“Fewer astronauts, more robots” is the call of three European aerospace engineers, Alex Ellery, Joerg Kreidsel and Bernd Sommer. They believe that sending humans in to space to repair the ISS or even Hubble, are wasteful, expensive, and aren’t sending the right message for the space community.
In a journal article written for Acta Astronautica, the trio argues that while these missions may present a certain modicum of the spectacular, they aren’t sustainable. What they want is for the space community to agree to build space robots that, on command, can redirect themselves to repair whatever satellite is in need of repair.
This is not a foreign idea either. Approximately a year ago the Pentagon used a robot known as ASTRO (Autonomous Space Transport Robotic Operations), a now-decommissioned robot that once belonged to the Pentagon’s Orbital Express satellites, to fix NextSat, a prototype serviceable craft. In the last 5 months of its life, ASTRO managed to refuel, transfer hardware, and replace a dead battery, all with minimal assistance from the ground.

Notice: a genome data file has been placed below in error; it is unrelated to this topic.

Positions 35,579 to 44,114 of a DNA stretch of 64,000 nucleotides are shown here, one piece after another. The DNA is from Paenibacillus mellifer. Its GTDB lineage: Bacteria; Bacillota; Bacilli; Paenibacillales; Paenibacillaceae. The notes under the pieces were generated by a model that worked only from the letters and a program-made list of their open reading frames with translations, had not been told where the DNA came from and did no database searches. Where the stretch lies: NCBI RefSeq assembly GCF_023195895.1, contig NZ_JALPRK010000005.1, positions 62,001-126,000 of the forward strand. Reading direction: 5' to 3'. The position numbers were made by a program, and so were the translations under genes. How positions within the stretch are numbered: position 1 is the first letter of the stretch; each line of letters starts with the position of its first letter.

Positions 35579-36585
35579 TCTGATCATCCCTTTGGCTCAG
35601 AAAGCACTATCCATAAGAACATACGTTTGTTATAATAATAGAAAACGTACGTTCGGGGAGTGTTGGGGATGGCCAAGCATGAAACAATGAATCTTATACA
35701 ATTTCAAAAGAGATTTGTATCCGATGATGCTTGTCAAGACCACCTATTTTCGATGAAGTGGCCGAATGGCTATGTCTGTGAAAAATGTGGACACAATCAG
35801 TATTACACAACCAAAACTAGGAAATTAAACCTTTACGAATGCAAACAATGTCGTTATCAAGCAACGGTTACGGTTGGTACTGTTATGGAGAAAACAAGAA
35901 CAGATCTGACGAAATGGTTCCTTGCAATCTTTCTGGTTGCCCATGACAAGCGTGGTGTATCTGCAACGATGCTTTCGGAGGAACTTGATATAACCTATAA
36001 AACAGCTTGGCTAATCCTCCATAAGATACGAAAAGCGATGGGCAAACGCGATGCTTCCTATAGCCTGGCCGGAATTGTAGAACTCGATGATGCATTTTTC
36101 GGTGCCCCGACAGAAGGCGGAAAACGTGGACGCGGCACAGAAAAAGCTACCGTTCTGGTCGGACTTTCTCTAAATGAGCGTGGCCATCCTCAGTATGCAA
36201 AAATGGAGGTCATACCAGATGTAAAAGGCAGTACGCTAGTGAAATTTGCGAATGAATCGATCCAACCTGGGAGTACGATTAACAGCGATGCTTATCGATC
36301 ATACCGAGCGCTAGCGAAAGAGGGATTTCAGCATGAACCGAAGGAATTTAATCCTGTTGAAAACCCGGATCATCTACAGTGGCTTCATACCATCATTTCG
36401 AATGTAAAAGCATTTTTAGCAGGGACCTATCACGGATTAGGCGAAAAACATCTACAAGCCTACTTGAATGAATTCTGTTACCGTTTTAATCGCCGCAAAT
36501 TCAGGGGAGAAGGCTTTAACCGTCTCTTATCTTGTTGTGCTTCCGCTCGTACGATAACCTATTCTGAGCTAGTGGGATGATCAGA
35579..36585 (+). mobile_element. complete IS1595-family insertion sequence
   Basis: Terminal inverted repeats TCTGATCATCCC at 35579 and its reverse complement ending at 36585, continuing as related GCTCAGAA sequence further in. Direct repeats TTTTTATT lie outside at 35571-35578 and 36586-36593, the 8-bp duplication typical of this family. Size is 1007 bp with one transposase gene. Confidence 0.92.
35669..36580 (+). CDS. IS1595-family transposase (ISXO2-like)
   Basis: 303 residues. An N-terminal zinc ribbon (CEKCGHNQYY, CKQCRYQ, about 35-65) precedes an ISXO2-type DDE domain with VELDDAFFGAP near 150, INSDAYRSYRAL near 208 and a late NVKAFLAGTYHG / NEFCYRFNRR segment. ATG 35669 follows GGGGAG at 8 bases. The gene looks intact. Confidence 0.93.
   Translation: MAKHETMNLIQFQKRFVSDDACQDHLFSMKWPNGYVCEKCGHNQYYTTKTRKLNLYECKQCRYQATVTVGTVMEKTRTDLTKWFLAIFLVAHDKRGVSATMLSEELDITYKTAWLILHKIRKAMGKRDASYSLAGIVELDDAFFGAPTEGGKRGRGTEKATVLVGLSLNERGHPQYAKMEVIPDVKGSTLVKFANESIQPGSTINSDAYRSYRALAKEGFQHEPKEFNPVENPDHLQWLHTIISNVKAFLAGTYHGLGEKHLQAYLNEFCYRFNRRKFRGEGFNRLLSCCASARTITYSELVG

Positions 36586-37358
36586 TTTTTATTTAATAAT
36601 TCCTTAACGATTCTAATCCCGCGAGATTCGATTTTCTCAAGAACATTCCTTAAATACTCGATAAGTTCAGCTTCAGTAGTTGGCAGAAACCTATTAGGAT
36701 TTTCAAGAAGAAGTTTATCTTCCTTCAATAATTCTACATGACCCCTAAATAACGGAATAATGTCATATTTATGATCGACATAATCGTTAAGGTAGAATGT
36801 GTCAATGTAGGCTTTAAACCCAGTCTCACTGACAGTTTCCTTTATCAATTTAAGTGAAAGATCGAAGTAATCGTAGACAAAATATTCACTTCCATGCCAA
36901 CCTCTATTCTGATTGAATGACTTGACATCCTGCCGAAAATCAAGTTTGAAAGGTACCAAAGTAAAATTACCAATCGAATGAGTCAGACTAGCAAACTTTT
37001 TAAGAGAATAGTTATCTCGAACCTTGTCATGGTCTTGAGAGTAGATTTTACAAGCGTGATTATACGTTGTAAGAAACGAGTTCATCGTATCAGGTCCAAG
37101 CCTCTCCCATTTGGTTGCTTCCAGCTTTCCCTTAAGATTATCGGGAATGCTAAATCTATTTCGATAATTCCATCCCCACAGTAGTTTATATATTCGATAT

The trio believes that by using automated robots, the overall cost of maintaining satellites will drop. However the researchers have noted that progress has been slow to minimize the need for repair in satellites. Navigation and thrusters are often failing, and as a result the cost of replacing them, and the insurance, is expensive.
"Scepticism of robotic in-orbit servicing is wasting the space sector vast amounts of money," the trio wrote in their article. "There are few industries which would willingly spend $100 million on highly designed, long-lived hardware without the provision for repair and upgrade."
Given the expense of current repair schemes, it is a surprise to realize that the industry has not made moves to diminish costs. Presumably the next decade will see a surge in unmanned robots patrolling our skies.
Posted by Josh Hill.
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